And there are Rainbows~ Gatherings from Ireland # 71

The tiniest glimpse of a rainbow spells hope to me.

Years ago my Mother came across a quote,  from I think it was Christy Brown, that just said:  And there are rainbows.  From that time on, rainbows were no longer about stereotypical pots of gold or ‘all the colours of the rainbow,’ they were about hope at times of adversity.

I remember so vividly getting a postcard from her when I was at Trinity College back in the 1980s. I was going through a stormy patch in life and she was away with Dad on holidays in their beloved Co. Clare.

The postcard had a deep blue sky and a rainbow and on the back in her familiar hand were just four words: And there are rainbows. 

Life brings storms but it also brings rainbows. The storms tend to last way longer than the rainbows,  but, for me, Mother’s rainbows of hope will last forever.

 Rainbow over Tramore Bay, Co. Waterford
Rainbow over Tramore Bay, Co. Waterford

Author: socialbridge

I am a sociologist and writer from Ireland. I have worked as a social researcher for 30 years and have had a lifelong passion for writing. My main research interests relate to health care and sense of place.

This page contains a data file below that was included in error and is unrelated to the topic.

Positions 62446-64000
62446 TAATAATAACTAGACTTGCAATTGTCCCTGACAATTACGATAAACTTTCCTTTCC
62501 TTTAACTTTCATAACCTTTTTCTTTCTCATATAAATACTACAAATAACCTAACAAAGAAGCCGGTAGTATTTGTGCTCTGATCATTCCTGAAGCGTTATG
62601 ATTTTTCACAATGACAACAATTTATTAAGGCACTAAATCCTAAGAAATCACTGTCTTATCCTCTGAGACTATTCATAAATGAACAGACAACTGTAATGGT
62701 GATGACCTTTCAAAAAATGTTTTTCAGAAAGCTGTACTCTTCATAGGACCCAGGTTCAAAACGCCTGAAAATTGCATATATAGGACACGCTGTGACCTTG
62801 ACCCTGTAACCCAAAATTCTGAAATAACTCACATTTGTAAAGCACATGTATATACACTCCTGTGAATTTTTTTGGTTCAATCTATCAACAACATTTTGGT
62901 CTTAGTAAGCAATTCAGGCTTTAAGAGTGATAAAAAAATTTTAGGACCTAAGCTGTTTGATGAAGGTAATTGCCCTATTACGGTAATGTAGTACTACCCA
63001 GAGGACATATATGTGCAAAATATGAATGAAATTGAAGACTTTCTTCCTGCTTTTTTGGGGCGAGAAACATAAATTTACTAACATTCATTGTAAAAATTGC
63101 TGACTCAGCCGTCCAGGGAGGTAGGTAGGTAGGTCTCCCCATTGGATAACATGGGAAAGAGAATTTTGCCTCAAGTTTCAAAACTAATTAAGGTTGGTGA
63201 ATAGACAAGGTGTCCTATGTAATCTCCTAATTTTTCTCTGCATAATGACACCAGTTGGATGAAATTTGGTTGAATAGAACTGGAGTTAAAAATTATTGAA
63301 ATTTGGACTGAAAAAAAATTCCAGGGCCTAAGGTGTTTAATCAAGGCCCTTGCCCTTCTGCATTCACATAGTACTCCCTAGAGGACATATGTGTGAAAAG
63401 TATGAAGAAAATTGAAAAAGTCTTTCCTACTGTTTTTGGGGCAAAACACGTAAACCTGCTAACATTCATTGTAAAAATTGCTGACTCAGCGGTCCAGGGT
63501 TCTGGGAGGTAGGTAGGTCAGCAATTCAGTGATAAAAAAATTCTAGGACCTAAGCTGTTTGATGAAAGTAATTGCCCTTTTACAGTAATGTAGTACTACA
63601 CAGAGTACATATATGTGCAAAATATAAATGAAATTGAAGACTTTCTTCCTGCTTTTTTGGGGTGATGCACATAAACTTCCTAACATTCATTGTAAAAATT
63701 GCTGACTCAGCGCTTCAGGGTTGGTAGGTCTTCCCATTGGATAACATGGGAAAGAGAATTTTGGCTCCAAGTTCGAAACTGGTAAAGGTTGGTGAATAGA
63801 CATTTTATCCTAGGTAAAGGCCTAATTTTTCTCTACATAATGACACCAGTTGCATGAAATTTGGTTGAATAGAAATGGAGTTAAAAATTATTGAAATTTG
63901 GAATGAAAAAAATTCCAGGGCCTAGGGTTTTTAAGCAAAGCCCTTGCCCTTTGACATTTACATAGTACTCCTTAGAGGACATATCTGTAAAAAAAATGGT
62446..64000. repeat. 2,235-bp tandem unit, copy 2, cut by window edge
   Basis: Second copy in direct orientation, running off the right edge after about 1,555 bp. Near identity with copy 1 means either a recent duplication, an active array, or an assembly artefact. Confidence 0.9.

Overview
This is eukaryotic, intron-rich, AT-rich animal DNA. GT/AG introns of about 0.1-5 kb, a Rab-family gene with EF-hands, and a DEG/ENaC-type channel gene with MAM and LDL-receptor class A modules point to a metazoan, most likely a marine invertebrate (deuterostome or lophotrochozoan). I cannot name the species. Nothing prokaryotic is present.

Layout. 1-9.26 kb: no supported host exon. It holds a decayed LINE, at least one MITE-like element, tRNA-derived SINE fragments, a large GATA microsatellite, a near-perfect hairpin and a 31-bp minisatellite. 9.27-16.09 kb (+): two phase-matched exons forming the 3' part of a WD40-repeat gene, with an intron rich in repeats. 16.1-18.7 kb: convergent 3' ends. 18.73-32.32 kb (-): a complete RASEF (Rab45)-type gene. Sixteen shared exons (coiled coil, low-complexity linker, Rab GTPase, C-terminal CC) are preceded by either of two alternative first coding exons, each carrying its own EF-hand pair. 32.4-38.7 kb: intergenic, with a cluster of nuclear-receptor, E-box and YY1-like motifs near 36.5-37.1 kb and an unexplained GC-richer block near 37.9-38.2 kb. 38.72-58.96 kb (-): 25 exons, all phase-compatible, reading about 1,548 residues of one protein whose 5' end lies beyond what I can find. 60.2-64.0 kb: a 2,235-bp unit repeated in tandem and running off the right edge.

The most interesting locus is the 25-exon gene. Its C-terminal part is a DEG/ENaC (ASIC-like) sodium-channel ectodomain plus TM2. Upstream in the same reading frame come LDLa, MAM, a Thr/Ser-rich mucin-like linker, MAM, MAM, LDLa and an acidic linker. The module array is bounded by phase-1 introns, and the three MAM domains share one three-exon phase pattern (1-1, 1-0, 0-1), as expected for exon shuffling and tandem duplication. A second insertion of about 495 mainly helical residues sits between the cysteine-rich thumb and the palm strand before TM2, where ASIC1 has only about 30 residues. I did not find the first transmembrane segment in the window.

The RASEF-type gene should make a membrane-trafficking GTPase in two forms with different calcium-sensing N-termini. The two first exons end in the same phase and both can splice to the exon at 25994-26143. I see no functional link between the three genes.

3 thoughts on “And there are Rainbows~ Gatherings from Ireland # 71”

  1. This post has been simmering in my mind for 5 hours.today. The inevitability of rainbows…with distinctive brevity and clarity. I love it! Thank you so much for sharing.

  2. Lovely image and positive anchor.

    One of his poems that I really like.

    What Her absence Means, by Christy Brown.

    It means
    no madcap delight will intrude
    into the calm flow of my working hours
    no ecstatic errors perple
    my literary pretensions.

    It means
    there will be time enough for thought
    undistracted by brown peril of eye
    and measured litany of routine deeds
    undone by the ghost of a scent.

    It means
    my neglect of the Sonnets will cease
    and Homer come into battle once more.
    I might even find turgid old Tennyson
    less of a dead loss now.

    It means
    there will be whole days to spare
    for things important to a man –
    like learning to live without a woman
    without altogether losing one’s mind.

    It means
    there is no one now to read my latest poem
    with veiled unhurried eyes
    putting my nerves on the feline rack
    in silence sheer she-devil hell for me.

    It means
    there is no silly woman to tell me
    ‘Take it easy – lie’s long anyway –
    don’t drink too much – get plenty of sleep -‘ and other tremendous cliches.

    It means
    I am less interrupted now with love

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